Understanding Oral Mucositis and the Role of the Nurse

Oral mucositis is a painful inflammation of the lining of the mouth and throat (oral mucosa) and is one of the most common complications of radiation and chemotherapy cancer treatments. It is extremely painful and debilitating for patients and has a serious impact on their Quality of Life.2,3

Clinical Significance
Oral mucositis (OM) refers to erythematous and ulcerative lesions of the oral mucosa observed in patients with cancer being treated with chemotherapy, and/or with radiation therapy to areas involving the oral cavity. OM is often very painful and can compromise nutrition and oral hygiene as well as increasing the risk for local and systemic infection. Thus, oral mucositis is a highly significant and sometimes dose-limiting complication of cancer therapy.11

Patients undergoing head and neck radiotherapy, haematopoietic cell transplantation and chemotherapy are at high risk of developing oral mucositis. Studies have shown severe mucositis occurring in 29-66% of patients receiving radiation therapy for head and neck cancer. In these studies, the incidence of OM was especially high in patients with primary tumours in the oral cavity, oropharynx or nasopharynx; those who received concomitant chemotherapy; those who received a total dose of over 5000 cGy; and those treated with altered fractionation radiation schedules. For patients receiving high-dose chemotherapy prior to haematopoietic cell transplantation, oral mucositis has been reported to be the single most debilitating complication of transplantation.11

Role of the Nurse in OM Patient Care
Nurses have a critical role in all aspects of managing OM, including assessment, teaching oral care, administering pharmacologic interventions, and helping patients cope with symptom distress.17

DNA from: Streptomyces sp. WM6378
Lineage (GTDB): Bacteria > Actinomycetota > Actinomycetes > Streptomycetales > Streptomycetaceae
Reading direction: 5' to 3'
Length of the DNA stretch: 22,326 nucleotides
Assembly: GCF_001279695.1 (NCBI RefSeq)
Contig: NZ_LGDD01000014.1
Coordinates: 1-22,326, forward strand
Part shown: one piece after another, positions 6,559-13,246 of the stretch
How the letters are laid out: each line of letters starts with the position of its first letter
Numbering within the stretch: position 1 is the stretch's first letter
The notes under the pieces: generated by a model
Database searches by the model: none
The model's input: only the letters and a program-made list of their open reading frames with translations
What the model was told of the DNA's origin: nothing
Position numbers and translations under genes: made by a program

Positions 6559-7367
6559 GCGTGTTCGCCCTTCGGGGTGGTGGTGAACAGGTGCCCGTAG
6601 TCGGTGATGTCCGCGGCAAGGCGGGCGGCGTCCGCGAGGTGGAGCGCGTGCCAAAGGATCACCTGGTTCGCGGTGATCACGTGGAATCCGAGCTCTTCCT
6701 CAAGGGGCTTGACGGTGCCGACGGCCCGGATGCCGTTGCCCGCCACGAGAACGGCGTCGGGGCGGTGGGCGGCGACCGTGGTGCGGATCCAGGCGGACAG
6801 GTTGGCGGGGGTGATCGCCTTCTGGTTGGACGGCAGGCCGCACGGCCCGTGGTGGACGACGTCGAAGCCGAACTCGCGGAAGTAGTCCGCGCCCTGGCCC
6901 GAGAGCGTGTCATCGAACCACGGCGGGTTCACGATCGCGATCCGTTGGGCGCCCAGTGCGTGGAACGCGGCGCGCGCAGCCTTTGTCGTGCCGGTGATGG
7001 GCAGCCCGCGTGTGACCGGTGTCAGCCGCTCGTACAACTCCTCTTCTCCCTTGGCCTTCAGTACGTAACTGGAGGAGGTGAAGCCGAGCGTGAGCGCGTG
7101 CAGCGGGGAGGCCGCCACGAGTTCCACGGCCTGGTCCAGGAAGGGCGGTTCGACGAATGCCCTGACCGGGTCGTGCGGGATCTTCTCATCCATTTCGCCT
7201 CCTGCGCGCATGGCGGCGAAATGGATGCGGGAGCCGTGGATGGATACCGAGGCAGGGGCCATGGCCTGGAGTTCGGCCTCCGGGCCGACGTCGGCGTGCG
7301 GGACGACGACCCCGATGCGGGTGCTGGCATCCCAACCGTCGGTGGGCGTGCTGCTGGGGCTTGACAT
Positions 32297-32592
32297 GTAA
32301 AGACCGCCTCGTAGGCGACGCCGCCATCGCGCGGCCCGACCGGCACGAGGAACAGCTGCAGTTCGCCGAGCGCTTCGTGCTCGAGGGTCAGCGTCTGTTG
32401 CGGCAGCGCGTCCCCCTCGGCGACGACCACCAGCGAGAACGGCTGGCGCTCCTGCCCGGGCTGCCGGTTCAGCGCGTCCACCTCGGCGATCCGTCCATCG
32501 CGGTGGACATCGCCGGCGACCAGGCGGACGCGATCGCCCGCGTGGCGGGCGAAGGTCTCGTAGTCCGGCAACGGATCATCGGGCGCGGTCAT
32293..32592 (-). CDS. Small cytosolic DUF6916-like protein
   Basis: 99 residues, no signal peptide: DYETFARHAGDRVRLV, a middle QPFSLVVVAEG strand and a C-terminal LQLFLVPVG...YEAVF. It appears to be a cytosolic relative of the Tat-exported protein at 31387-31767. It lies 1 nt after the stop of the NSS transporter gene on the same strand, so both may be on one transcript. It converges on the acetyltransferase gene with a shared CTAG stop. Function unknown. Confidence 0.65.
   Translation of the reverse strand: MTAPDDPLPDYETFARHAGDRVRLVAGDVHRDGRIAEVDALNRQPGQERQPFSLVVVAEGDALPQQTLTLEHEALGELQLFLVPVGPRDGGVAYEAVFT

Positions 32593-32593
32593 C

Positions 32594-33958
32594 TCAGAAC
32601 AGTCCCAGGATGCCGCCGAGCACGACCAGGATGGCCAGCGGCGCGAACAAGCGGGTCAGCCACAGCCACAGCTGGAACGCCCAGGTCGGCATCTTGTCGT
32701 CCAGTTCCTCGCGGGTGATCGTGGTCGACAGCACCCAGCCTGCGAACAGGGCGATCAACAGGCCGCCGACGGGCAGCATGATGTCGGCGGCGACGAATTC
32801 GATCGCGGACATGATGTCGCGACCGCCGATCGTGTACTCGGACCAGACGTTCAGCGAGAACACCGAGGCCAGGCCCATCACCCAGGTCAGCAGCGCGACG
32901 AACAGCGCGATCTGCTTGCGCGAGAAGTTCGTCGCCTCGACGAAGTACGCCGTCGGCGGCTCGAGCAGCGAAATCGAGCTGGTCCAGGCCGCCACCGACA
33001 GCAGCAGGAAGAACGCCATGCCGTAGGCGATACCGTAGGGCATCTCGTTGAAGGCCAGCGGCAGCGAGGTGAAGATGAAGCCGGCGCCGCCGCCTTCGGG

Nurses have a number of responsibilities in managing OM: Effective assessment and monitoring of the oral cavity and symptoms; disease management, focusing on ensuring availability of appropriate intervention for patients; and oral care education. Nurses should also be involved in the development and implementation of standardised clinical practice guidelines.

There are certain universally accepted indications for oral care interventions, which include:

  • Promoting patient compliance with oral care regimens
  • Regular assessment of the oral cavity
  • Patient education
  • Comfort measures
  • Initiating therapeutic interventions

Therapeutic Interventions
Cancer patients have a strong need for integrative, nondrug, self-management, and self-efficacy enhancing applications for alleviating symptoms of OM.18 This can include:19

  • General oral care protocols
  • Washes, rinses, ice chips (cryotherapy)
  • Topical anaesthetics
  • Analgesics
  • Mucoprotectants

What is GelX®?
GelX® is a mucoprotectant oral spray containing Polyvinylpyrrolidone (PVP), zinc and taurine indicated for both the treatment and prevention of OM1, providing effective pain relief, reducing inflammation, and helping patients take control.

In one study, prevention was achieved in 37.24% of patients using GelX®. Of the remaining patients, 93.4% had a complete remission of their symptoms.5
GelX® Benefits:

  • Blocks exposed nerve endings and coats oral lesions to soothe and relieve pain7,9
  • Helps patients in coping with OM and completing long-term treatment goals
  • Available on prescription.

For further information, please contact:

Download Resource